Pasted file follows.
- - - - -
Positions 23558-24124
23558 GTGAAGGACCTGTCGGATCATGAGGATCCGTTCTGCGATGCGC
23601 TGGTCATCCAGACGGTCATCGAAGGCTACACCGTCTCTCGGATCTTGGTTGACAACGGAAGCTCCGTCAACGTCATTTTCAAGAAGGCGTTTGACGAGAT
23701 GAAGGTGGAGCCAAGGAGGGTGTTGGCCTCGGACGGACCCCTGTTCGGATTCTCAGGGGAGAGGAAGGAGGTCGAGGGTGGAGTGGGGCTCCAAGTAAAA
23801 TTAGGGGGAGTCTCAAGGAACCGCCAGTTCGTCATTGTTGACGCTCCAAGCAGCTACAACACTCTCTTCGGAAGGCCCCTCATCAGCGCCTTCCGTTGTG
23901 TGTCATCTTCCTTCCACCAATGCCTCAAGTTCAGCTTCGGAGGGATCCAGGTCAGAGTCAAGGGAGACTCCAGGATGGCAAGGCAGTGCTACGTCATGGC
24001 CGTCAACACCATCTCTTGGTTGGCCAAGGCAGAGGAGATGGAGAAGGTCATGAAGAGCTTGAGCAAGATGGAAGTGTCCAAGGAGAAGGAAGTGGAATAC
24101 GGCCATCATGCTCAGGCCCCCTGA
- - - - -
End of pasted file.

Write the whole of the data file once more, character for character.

Positions 23558-24124
23558 GTGAAGGACCTGTCGGATCATGAGGATCCGTTCTGCGATGCGC
23601 TGGTCATCCAGACGGTCATCGAAGGCTACACCGTCTCTCGGATCTTGGTTGACAACGGAAGCTCCGTCAACGTCATTTTCAAGAAGGCGTTTGACGAGAT
23701 GAAGGTGGAGCCAAGGAGGGTGTTGGCCTCGGACGGACCCCTGTTCGGATTCTCAGGGGAGAGGAAGGAGGTCGAGGGTGGAGTGGGGCTCCAAGTAAAA
23801 TTAGGGGGAGTCTCAAGGAACCGCCAGTTCGTCATTGTTGACGCTCCAAGCAGCTACAACACTCTCTTCGGAAGGCCCCTCATCAGCGCCTTCCGTTGTG
23901 TGTCATCTTCCTTCCACCAATGCCTCAAGTTCAGCTTCGGAGGGATCCAGGTCAGAGTCAAGGGAGACTCCAGGATGGCAAGGCAGTGCTACGTCATGGC
24001 CGTCAACACCATCTCTTGGTTGGCCAAGGCAGAGGAGATGGAGAAGGTCATGAAGAGCTTGAGCAAGATGGAAGTGTCCAAGGAGAAGGAAGTGGAATAC
24101 GGCCATCATGCTCAGGCCCCCTGA